Kicking AIDS Out of the Caribbean

Francine MacDonald is a Kicking AIDS Out (KAO) Leader Level II based in Spanish Town, Jamaica. KAO, a Commonwealth Games Canada (CGC) partner program, offers an innovative, high-energy approach that links sport, physical activity and traditional movement games with HIV/AIDS prevention and education. Having originated in Africa, KAO is now being used in communities around the world, and was introduced in the Caribbean in 2008 with CGC’s support for the establishment of a Caribbean office. KAO currently operates in the Caribbean countries of Trinidad and Tobago, Barbados, St. Vincent and the Grenadines, Guyana, Grenada, St. Lucia, and St. Kitts and Nevis, in addition to Jamaica.

I work with Children First, an organization that works with street children and potential street children in Spanish Town, Jamaica. As a life skills instructor, I do Kicking AIDS Out sessions with students aged 17 to 25.

A life skills instructor is like a guidance counsellor. In these KAO sessions, we discuss things that parents don’t normally talk to their kids about: sex, using condoms, and peer pressure. If there’s a flare-up of violence in the community, as there was recently in Spanish Town, we talk about it and try to come up with solutions. It’s almost like a reasoning session. We talk about how to build self-esteem, and how to be assertive, not aggressive. Often, their parents aren’t there for them, and some of these young people are parents themselves. The main contributing factor is poverty.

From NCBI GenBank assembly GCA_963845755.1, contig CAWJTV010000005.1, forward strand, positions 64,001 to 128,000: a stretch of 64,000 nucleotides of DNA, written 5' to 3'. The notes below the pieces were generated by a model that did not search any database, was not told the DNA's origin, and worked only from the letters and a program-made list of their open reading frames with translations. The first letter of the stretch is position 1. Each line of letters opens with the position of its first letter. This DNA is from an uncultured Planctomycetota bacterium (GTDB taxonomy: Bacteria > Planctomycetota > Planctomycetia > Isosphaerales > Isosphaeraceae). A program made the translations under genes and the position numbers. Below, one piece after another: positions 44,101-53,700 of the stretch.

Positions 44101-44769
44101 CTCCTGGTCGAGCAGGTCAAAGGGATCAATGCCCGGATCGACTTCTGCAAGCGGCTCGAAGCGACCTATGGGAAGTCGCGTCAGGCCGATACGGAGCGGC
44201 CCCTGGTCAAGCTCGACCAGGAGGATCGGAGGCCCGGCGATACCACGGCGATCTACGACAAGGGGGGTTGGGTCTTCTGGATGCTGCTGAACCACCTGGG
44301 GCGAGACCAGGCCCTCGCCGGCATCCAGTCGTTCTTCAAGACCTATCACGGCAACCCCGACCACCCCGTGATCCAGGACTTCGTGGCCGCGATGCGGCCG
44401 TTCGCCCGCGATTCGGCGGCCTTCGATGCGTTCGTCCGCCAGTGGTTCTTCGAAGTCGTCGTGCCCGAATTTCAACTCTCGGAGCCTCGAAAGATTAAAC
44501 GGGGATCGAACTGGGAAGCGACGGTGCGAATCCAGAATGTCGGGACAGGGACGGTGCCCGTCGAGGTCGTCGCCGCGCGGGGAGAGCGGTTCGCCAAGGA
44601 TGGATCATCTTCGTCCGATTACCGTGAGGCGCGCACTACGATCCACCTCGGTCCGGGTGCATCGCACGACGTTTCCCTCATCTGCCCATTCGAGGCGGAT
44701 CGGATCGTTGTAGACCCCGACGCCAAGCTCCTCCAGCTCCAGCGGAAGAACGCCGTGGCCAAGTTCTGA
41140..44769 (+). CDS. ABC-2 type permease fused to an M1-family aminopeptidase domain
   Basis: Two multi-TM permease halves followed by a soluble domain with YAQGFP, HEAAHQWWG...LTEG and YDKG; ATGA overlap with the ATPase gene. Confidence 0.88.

I come from a large family, a poor family. I am the sixth child, and I have a brother with Down Syndrome. This program has helped me a lot. I was a shy child. Even as an adult I didn’t want to talk about myself or where I’d been. But I got help from Children First to go to school, and was later introduced to Kicking AIDS Out after being involved in the Caribbean Health Lifestyle Project (CHLP). I’m now more outspoken, and people see me as a role model. I’m in the process of studying to become a Social Work Associate at the University of the West Indies.

This program allows me to see the changes in other people’s lives. There’s a young girl I know named Altonisha Clarke. At first she was very shy, and didn’t want to talk about things like HIV, but now she is one of the KAO peer leaders. We’re expecting 30 to 35 participants at the upcoming KAO Caribbean workshop April 21st and 22nd, which will be run by two prospective Leader Level I interns from our community.

KAO is still new to the Caribbean, and I wish we could be doing more. I’m very passionate about this program. This is a seed that is going to blow far in terms of giving young people information about HIV and changing their behaviour—and their lives. Not long ago, we held a Health Fair here in Mandela Park, and the number of people who were having fun while learning was amazing. We used simple games to explain how HIV gets started. I was looking around and saying to myself, “We’re doing something incredible here. This is good.”